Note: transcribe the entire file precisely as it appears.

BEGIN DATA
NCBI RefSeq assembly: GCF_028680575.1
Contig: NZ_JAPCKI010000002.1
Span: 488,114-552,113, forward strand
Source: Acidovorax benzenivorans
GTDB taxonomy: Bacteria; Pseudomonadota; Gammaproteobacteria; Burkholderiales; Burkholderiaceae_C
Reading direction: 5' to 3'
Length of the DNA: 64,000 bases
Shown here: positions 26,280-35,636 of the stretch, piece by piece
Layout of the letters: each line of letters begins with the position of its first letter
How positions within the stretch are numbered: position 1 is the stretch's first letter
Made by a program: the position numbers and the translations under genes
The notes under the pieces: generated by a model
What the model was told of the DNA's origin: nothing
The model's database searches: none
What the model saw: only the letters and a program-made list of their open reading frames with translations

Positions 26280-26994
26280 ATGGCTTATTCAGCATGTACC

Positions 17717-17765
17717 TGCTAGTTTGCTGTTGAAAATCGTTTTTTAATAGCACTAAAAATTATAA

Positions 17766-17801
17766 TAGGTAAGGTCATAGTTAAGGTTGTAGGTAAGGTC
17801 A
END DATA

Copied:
NCBI RefSeq assembly: GCF_028680575.1
Contig: NZ_JAPCKI010000002.1
Span: 488,114-552,113, forward strand
Source: Acidovorax benzenivorans
GTDB taxonomy: Bacteria; Pseudomonadota; Gammaproteobacteria; Burkholderiales; Burkholderiaceae_C
Reading direction: 5' to 3'
Length of the DNA: 64,000 bases
Shown here: positions 26,280-35,636 of the stretch, piece by piece
Layout of the letters: each line of letters begins with the position of its first letter
How positions within the stretch are numbered: position 1 is the stretch's first letter
Made by a program: the position numbers and the translations under genes
The notes under the pieces: generated by a model
What the model was told of the DNA's origin: nothing
The model's database searches: none
What the model saw: only the letters and a program-made list of their open reading frames with translations

Positions 26280-26994
26280 ATGGCTTATTCAGCATGTACC

Positions 17717-17765
17717 TGCTAGTTTGCTGTTGAAAATCGTTTTTTAATAGCACTAAAAATTATAA

Positions 17766-17801
17766 TAGGTAAGGTCATAGTTAAGGTTGTAGGTAAGGTC
17801 A